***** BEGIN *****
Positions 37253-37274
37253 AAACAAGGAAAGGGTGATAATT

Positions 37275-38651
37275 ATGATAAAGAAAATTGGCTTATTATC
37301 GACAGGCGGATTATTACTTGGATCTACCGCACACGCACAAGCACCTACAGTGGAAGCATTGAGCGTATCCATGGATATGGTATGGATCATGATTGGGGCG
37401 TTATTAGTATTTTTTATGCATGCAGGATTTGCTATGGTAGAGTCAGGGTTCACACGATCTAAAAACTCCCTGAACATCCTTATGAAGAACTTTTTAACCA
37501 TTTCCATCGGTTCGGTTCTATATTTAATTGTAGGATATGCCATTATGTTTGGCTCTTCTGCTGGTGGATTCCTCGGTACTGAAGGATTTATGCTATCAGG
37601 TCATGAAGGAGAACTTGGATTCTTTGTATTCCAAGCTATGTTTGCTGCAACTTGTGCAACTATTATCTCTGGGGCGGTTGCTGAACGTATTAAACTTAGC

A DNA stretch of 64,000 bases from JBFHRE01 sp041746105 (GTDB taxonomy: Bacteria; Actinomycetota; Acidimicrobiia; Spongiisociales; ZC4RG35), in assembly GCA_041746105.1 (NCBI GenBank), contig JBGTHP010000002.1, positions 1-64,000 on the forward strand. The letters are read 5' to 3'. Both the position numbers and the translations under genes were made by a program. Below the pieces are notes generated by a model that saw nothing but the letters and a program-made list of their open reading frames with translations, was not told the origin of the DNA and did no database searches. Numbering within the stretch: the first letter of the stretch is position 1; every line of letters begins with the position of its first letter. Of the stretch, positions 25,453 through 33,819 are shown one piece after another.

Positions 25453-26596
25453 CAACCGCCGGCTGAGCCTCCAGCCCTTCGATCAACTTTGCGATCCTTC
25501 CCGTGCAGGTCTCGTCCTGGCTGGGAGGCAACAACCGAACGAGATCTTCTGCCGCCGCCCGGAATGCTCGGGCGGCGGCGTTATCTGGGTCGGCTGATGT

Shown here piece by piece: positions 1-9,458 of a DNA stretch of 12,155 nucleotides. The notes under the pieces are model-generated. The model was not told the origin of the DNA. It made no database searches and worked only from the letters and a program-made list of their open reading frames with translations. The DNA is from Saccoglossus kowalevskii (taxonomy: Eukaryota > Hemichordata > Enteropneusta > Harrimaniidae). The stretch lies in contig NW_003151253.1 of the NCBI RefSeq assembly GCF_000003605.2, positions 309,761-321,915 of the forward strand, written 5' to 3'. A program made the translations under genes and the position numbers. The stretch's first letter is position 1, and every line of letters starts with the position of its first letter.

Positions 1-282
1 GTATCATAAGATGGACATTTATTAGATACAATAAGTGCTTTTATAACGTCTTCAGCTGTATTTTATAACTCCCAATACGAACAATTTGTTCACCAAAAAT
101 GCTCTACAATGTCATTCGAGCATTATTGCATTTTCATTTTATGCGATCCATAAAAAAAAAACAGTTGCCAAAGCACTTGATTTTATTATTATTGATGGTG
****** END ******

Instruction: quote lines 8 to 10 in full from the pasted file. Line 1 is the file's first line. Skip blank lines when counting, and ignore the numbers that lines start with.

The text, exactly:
37601 TCATGAAGGAGAACTTGGATTCTTTGTATTCCAAGCTATGTTTGCTGCAACTTGTGCAACTATTATCTCTGGGGCGGTTGCTGAACGTATTAAACTTAGC

A DNA stretch of 64,000 bases from JBFHRE01 sp041746105 (GTDB taxonomy: Bacteria; Actinomycetota; Acidimicrobiia; Spongiisociales; ZC4RG35), in assembly GCA_041746105.1 (NCBI GenBank), contig JBGTHP010000002.1, positions 1-64,000 on the forward strand. The letters are read 5' to 3'. Both the position numbers and the translations under genes were made by a program. Below the pieces are notes generated by a model that saw nothing but the letters and a program-made list of their open reading frames with translations, was not told the origin of the DNA and did no database searches. Numbering within the stretch: the first letter of the stretch is position 1; every line of letters begins with the position of its first letter. Of the stretch, positions 25,453 through 33,819 are shown one piece after another.

Positions 25453-26596